Tuesday, December 25, 2012


Outdoor Retailer/SLC and NYC

Coming to a garment (or shoe)... near you...

Over the few years that we have been reviewing performance wear/gear...what's getting consumers to fork over serious dinero often results from breakthroughs in the materials used...that make the apparel/footwear easier to put on/off, more comfortable- imbued with ergonomic and thermo-physiological functionalities that are key to keeping the wearers protected from the elements, and odor free.

All while getting manufactured-from cradle to delivery (as in from dirt to shirt, i.e.)-in a way-that harms our planet less...and is traceable.

At a Concept III /American Association of Textile Chemists and Colorists (AATCC) sponsored seminar, hosted by Emily Walzer of Textile Insight Magazine,  that kicked things off for us at the most recent OR...several speakers spoke about textile trends, designs and the "payoff" in the performance textile biz.

Starting off....was David Parkes-CEO and founder of Concept III- reminding the packed meeting room-that what is different about the broadly monikered "Outdoor Industry" from other apparel industries...is the people -who are passionately involved in the outdoors- why they are employed accordingly, ---and therefore very passionate about our forests, lakes, streams, oceans etc, vs bottom line, profit driven. In fact no one we have ever met at this tradeshow ever wanted to get rich quick (or more slowly...) as a reason to work for a company in this biz...

But as companies need to earn their keep...Parkes pointed out what we are sure everyone there knew---that great textiles differentiate a brand----as well as the marketing and branding of brands, particularly in the USA.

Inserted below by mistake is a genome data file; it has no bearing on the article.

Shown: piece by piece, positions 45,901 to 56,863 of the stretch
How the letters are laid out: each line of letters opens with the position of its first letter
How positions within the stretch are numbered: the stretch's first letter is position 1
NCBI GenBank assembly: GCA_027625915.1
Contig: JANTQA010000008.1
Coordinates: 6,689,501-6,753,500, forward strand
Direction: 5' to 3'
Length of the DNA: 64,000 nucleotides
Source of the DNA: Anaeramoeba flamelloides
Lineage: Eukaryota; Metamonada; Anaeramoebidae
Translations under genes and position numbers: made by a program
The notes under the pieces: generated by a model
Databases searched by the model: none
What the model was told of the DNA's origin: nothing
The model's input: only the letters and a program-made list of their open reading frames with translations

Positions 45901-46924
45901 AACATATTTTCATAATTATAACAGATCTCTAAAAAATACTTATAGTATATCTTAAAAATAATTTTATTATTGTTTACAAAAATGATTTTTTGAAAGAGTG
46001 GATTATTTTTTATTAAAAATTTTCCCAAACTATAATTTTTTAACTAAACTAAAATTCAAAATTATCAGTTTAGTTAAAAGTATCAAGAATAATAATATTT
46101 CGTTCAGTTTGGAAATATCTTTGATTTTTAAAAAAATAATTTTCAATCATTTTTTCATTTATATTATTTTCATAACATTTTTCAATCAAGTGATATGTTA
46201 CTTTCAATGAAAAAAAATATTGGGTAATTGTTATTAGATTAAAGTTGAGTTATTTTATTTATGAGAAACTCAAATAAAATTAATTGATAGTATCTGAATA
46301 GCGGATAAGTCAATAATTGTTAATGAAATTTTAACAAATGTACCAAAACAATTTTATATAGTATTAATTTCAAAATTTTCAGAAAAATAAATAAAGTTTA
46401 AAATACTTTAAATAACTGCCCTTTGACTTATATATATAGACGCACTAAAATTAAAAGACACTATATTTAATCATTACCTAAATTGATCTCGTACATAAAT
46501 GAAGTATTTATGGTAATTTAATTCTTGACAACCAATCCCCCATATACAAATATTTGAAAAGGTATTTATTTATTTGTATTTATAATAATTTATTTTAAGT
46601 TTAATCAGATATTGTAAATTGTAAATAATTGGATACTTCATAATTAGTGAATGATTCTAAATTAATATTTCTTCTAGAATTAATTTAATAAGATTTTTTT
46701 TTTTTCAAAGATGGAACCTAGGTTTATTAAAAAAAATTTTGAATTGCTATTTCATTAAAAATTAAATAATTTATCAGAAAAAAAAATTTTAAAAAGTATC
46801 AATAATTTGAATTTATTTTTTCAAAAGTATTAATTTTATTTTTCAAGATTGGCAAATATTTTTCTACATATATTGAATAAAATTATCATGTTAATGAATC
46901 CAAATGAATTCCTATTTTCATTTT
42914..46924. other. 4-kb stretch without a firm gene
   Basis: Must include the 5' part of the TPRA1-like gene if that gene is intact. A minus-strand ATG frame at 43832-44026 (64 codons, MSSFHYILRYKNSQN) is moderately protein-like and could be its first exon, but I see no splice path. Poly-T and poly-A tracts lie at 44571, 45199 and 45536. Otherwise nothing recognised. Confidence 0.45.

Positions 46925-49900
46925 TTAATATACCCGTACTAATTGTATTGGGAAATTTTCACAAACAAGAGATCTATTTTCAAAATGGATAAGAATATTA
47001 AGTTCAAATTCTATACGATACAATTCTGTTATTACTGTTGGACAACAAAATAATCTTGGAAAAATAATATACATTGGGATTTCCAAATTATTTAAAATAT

Next up was Dr. Andreas Schmit, Director of function and care at the Hohenstein Institute -an international German based company that test textiles, under real life simulated conditions....for performance aspects like UV protection, breathability and strength of garments made via body mapping technology (where we heat up/sweat first-or get cold, need "more strength-like shoulder areas on backpacking jackets...).

Interesting (and a tad depressing)--- were the new technologies developed to measure the comfort and protection levels of materials that are needed to not only provide thermal insulation, improve drying times, and moisture management  efficiencies...but also to cool us down, and for how long it chills-in a time of global warming....under the term "buffering capacity." 

This is an important new test, Schmitt thought as "...cooling technologies are BIG." 

Agreed-nothing like doing an Ironman in hot humid weather---to appreciate an outfit that claims to reduce surface body temps by a degree or three. Companies already thinking along these lines---Schoeller ( coldblack™), and Columbia Sportswear-who debuted their  Omni-Freeze Zero Freeze Degree material at this show's Demo Day...made of a polyester wicking material that (magically) uses wearer's body heat to expand the doughnut shaped rings (visible in the material) to rid the garment of moisture-resulting in a measurable cooling effect. 

The importance of brand value is never underestimated, and Dr. Sam Moore an associate professor, at North Carolina State University pointed out how "sustainability" is important to customers of outdoor brands.

Lastly, and most interesting to us---was branding expert, Dr. Mats Georgson, founder, Georgson & Co. Consultants, Sweden-speech---who began by pointing out that most of everyday industry is "a herd"...so one has to think in different ways to break out and truly create a brand. His thinking...this goes beyond quality, preformance, design and value---as these kinds of products...eventually all look the same and rely on similar looking marketing.